Optical fiber, operators do not a priori be asked to deploy it in the 106 municipalities in very dense areas. Because the commercial benefits promise to be greater there than in the countryside. The percentage of premises to be connected thus amounted to 85% on average in these territories, according to figures established by Arcep as of December 31, 2020. A satisfactory result but which masks large disparities.
While some large cities, such as Paris, have an envied connection rate of 96% just like Lyon and its 95%, other cities are lagging behind. The latest is Lille with only 46% completeness. Clermont-Ferrand is also late (55%), as well as Rouen (62%), Toulon and Nancy (63%) or even Nantes and Caen (69%), and even Marseille (70%).
However, they are all at the head of metropolises and therefore of considerable political, economic and cultural importance. Some are even prefectures like Lille, Nantes, Rouen and Marseille. They are worse off than Saint-Mandé and its 22,000 inhabitants in the Val-de-Marne with its 96% of eligible buildings.
Here is the detail that Arcep provided to The Indian Paper.com for the 106 municipalities:
A glance at the Arcep mapping tool allows you to visualize the contrasts. When Paris appears completely colored in dark purple, Lille desperately remains in sky blue.
Homes that still only have 8 Mbps of speed
At the beginning of March, Arcep deplored that the good deployment momentum observed at the national level “Still does not translate into very dense areas where the insufficient pace observed in recent quarters continues”.
Of the 28.6 million premises eligible for FttH as of December 31, 2020, 27.7 million are outside very dense areas. In the end, nearly 3% of very dense areas (ZTD), or more than 200,000 premises, still depend on space wireless networks to access a speed of 8 Mbits / s.
The telecoms gendarme calculated that it would take nearly 3 years for optical fiber to be available in all very dense areas. But there is no assurance that this period, however long, will be assured. There is indeed no obligation of completeness in very dense areas for operators. Clearly, they are not required to make all the premises connectable.
Individual housing and poverty
The problem is not new, but it took a long time to be clearly identified because of the difficulty in counting the number of premises whose development is sometimes difficult to follow in urban centers.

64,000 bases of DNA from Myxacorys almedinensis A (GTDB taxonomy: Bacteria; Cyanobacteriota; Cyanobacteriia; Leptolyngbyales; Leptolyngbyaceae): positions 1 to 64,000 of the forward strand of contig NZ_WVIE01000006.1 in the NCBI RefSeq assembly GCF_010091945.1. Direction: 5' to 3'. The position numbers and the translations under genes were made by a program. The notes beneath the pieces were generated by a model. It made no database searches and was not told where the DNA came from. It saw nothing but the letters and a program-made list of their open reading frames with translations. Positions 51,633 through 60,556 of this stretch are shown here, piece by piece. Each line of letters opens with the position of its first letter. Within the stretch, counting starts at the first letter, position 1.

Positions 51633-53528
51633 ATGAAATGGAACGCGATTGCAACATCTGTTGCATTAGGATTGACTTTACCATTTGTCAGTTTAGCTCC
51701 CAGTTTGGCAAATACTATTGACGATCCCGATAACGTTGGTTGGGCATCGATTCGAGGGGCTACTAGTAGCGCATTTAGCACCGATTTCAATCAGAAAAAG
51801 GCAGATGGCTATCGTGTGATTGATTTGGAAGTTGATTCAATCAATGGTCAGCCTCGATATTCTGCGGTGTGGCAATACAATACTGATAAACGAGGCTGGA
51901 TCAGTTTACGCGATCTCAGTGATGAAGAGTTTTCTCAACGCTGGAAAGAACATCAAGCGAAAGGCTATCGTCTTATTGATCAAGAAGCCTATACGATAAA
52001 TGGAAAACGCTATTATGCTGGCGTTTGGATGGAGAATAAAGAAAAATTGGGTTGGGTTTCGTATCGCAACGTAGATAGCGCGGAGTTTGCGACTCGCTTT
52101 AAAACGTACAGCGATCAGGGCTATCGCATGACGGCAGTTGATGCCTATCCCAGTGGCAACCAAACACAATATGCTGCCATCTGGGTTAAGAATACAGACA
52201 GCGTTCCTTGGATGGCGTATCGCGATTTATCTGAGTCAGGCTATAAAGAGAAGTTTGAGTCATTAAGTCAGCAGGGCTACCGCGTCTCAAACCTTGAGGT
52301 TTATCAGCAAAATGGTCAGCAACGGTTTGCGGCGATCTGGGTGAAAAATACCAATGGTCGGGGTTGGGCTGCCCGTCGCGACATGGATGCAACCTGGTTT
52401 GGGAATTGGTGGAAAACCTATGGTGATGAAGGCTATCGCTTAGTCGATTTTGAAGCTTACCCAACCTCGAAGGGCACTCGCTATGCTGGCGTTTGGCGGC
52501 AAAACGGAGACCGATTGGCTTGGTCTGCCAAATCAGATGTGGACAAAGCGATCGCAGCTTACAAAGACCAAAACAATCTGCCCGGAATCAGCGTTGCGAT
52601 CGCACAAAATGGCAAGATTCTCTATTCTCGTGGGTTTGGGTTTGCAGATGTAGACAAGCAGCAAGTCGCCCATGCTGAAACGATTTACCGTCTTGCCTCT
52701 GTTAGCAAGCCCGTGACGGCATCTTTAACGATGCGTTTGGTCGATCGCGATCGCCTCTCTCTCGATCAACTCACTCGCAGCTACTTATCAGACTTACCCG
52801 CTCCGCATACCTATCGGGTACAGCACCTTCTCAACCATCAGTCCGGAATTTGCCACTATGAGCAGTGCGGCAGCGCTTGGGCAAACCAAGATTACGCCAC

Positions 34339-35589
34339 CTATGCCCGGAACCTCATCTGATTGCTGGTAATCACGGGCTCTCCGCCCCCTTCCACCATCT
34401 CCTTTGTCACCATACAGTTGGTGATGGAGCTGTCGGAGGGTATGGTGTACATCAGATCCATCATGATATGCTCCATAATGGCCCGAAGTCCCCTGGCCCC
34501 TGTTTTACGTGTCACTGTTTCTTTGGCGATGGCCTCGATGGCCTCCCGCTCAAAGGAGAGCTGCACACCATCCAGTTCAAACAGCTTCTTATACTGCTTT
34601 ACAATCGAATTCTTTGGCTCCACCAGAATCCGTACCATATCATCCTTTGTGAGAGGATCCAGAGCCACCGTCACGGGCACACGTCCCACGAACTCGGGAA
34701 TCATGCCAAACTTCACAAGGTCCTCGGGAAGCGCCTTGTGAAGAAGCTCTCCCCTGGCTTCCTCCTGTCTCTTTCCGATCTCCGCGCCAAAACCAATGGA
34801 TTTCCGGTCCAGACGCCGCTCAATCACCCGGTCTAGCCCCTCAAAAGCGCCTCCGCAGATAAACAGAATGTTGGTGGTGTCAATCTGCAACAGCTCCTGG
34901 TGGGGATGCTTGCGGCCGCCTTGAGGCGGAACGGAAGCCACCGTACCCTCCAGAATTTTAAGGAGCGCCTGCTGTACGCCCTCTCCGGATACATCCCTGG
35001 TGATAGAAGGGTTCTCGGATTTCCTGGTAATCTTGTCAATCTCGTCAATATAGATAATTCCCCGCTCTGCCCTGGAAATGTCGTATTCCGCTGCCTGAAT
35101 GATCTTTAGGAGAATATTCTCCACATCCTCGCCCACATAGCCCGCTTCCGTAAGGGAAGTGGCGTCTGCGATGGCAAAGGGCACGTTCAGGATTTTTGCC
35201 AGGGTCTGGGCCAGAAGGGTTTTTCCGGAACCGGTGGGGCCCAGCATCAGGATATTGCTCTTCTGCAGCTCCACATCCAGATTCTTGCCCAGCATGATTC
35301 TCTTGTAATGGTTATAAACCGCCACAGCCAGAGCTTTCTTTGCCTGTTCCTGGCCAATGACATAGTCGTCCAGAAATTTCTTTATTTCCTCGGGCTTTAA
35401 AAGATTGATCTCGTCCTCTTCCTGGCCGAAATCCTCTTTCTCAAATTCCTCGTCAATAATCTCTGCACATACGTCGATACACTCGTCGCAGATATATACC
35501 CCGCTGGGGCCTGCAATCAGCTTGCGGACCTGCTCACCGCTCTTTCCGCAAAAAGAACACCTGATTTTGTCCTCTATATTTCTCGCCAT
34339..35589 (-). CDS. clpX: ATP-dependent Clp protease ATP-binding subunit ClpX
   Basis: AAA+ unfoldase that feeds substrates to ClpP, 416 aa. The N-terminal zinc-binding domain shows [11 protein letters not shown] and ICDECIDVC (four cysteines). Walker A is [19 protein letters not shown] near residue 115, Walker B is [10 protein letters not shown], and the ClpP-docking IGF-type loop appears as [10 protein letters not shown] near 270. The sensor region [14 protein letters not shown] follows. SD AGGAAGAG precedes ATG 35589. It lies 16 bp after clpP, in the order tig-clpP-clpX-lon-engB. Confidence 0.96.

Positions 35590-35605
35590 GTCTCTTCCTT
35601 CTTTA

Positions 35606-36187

In 2019, the Cerema (Center for Studies and Expertise on Risks, the Environment, Mobility and Planning) carried out a small survey to try to find out what conditions favored these pockets. He had spotted two factors. It would seem that what favors the FttH deployment is collective housing. They are indeed easier, faster and cheaper to fiber. Neighborhoods which have individual dwellings would therefore not be treated as a priority.
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The other hypothesis is that the operators would deploy more quickly in the rich communes. We can assume that they intend to achieve a more interesting turnover there.
For this, the public institute compared the poverty rate of INSEE and the FttH coverage rate. He found correlations. “It clearly appears that the poorer the municipalities, the less operators have deployed the FttH network in their territory”, can we read in the contribution of Cerema to a consultation of Arcep.
This may be the case for some towns in the Seine-Saint-Denis department, such as Aubervilliers, Ivry-sur-Seine or Saint-Denis, all below 73% of connectable premises.
Questioned on this subject by the Senators in hearing a few days ago, the president of Arcep Laure de la Raudière deplored the problem by calling on politicians to apply pressure.
“There are pockets in very dense areas that are not covered. But Arcep does not really have the means to be able to act ”, she explained with a certain helplessness.
Some homes in very dense areas could therefore remain excluded for a few years from optical fiber.
Sources: Cerema, Senate, Arcep